Somerset / Facing New York / Islero - live in Minneapolis (Cover Artwork)
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Somerset / Facing New York / Islero

Somerset / Facing New York / Islero: live in Minneapolis

live in Minneapolis (2005)

live show


4.5
The show started with Islero, an impressive three-piece that I hadn't had a chance to see live yet. Last time that Scott came up to Minneapolis to see Somerset and bring some pre-contract stuff, the guys introduced me to Al, who is the bass player / singer for Islero. Al gave Scott an EP to review. ...

The show started with Islero, an impressive three-piece that I hadn't had a chance to see live yet. Last time that Scott came up to Minneapolis to see Somerset and bring some pre-contract stuff, the guys introduced me to Al, who is the bass player / singer for Islero. Al gave Scott an EP to review. We listened to it in the car. It sounded all right. Sort of like Q And Not U / Gang Of Four. Live, however, was an entirely different experience. High energy, all over the place, fast, loud, danceable at times -- Islero was a force to be reckoned with. The dual attack of Al and the guitar player Andy on the vocals while Dale beat the shit out of his drums was a little too much for my mediocre-expecting brain. There were some heavy riffs, some mid-tempo drum smashing, some up-tempo guitar licks -- all in all, it was a good time. Definitely worth seeing if you have a chance.

The next band was Facing New York, which I like to describe as "The Mars Volta lite." They were good enough. Definitely be a band that I would proscribe to anyone who finds themselves listening to Mars Volta albums but skipping through the twelve-minute guitar solos. I'd seen them once before with Somerset, and they were just as tight as they were back then. Two guitars, bass, keyboards, drums. Really professional sounding, which always deserves my respect. Upbeat, spacey rock music with echoey guitar tones and crazy drumming all spot on with time signature play. Not really my schtick, but could be yours.

Then it was Somerset, playing their CD release show. Hot damn what a ticket. They opened with "Hara-kiri," the instrumental piano ballad added last minute to their debut EP as filler with a lovely young lady playing the keyboard for them, and then things were off to a regular start at a Somerset show. I've been to literally dozens of Somerset shows, so hearing classics like "Open Books," "The Tragedy Of Christopher Needs," and "Clockwork" were all standard fare. They also played through "I Liedâ?¦There Is No Good News," "Colors Of Insomnia," and "Switchback" from This Thought Process. Surprises were cuts from the new album like "I'd Rather Die Standing" and "More Than Answers" -- two fabulous tracks that I've been a big fan of. They'd been played live before, but hearing the album versions from their stellar Punknews Records release, Pandora, was really a treat. What blew my socks off was the "Dandelion Wine" / "Rhyme Over Reason" transition. The soft guitar and vocals-led "Dandelion Wine" ripped straight into the fast and hard "Rhyme Over Reason," which, I've always thought, was the best part of Pandora.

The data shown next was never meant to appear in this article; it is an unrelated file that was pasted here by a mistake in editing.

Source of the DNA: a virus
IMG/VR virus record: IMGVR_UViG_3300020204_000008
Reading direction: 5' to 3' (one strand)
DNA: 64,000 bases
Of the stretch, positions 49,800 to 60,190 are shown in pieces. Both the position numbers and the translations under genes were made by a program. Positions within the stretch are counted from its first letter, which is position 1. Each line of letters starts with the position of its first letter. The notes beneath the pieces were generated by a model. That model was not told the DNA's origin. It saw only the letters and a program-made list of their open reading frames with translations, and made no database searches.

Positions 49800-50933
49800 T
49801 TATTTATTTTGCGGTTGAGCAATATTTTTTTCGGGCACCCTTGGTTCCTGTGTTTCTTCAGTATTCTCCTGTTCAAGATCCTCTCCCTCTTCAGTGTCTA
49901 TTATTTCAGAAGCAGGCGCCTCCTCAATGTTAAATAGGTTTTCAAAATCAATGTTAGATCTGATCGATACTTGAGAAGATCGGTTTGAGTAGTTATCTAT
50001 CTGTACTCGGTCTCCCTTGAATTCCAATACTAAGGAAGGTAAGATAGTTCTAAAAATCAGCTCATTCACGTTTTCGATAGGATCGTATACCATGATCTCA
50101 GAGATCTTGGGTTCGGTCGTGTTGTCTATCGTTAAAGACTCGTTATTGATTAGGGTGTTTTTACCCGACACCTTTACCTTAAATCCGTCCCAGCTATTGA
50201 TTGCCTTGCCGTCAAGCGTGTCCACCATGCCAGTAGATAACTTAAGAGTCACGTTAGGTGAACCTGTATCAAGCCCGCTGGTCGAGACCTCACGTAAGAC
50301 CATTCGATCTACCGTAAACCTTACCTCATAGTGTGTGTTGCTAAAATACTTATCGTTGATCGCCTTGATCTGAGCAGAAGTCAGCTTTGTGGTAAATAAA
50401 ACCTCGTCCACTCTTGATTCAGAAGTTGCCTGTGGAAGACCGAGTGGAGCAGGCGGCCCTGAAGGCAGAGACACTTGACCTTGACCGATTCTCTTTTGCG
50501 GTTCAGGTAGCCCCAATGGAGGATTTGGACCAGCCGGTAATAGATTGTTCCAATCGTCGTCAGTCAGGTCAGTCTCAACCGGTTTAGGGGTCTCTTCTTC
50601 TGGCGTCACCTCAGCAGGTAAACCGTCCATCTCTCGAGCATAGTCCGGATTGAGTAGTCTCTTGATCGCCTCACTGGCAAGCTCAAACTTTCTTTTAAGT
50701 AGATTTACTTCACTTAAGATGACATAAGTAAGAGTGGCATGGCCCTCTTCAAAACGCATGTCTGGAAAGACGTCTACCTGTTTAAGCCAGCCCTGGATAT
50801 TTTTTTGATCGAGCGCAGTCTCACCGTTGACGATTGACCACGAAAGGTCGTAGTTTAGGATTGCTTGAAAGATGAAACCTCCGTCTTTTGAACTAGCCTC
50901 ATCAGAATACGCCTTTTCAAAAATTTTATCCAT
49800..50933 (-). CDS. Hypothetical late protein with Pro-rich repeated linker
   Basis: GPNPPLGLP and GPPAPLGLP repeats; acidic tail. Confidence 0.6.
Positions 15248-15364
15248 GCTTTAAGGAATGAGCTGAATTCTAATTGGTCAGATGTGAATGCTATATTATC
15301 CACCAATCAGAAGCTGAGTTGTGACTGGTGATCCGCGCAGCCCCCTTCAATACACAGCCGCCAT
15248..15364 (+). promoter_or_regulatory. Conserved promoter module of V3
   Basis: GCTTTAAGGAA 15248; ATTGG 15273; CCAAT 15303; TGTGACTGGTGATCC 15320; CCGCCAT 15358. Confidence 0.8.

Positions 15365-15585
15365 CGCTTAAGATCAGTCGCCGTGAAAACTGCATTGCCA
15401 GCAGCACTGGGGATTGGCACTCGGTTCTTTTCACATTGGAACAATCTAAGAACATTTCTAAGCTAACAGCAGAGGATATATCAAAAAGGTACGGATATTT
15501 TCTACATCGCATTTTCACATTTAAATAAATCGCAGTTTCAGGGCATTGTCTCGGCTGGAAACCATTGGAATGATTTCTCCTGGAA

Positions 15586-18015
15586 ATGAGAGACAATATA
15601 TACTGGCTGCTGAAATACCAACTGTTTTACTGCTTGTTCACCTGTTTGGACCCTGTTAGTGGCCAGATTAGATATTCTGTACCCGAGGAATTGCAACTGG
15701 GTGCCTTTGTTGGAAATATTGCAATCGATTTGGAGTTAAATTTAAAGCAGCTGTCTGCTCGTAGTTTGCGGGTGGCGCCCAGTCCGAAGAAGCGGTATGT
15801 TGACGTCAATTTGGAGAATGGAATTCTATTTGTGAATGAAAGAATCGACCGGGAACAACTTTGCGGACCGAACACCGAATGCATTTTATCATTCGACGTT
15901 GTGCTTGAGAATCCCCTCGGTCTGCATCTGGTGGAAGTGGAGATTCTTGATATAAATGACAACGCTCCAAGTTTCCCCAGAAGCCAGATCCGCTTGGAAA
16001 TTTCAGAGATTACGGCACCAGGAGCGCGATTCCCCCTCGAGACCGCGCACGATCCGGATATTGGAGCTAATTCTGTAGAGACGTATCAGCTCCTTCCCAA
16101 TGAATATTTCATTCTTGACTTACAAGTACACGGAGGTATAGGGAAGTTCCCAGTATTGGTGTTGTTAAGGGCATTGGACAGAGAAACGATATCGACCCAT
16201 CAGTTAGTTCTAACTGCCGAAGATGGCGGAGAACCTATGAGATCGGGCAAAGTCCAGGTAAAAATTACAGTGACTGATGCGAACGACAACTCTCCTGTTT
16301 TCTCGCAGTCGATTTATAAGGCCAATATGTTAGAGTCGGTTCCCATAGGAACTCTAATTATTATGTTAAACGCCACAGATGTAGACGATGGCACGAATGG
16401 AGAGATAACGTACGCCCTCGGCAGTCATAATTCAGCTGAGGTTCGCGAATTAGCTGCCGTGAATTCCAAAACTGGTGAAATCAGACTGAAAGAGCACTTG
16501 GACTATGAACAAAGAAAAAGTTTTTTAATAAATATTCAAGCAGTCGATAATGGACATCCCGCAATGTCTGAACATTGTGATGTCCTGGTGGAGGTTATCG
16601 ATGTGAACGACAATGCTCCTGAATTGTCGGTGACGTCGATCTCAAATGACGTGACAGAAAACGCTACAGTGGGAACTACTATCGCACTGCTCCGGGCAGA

By far, the jewel of the set was when they played "House Of Knives." Time and time again, this song is praised as their best work, and it shows. This song is a doozy. Not only is it a great song, but there's an outro which encompasses a line from every song on Pandora in repetition. This a part of the album that knocks socks off. And, the best part is, with a little help from Facing New York, they played the entire outro -- spot on. Hot damn.

The show was a success. Lots of people came out, including friends and relatives besides psycho fans who baked the Somerset boys a cake with their picture painted on it. I couldn't have had a better time. And to cap it off -- I had a chance to buy my own copy of Pandora even though I already had the masters for a few months. That's how good I think the album is. And no, I do not work for Punknews Records.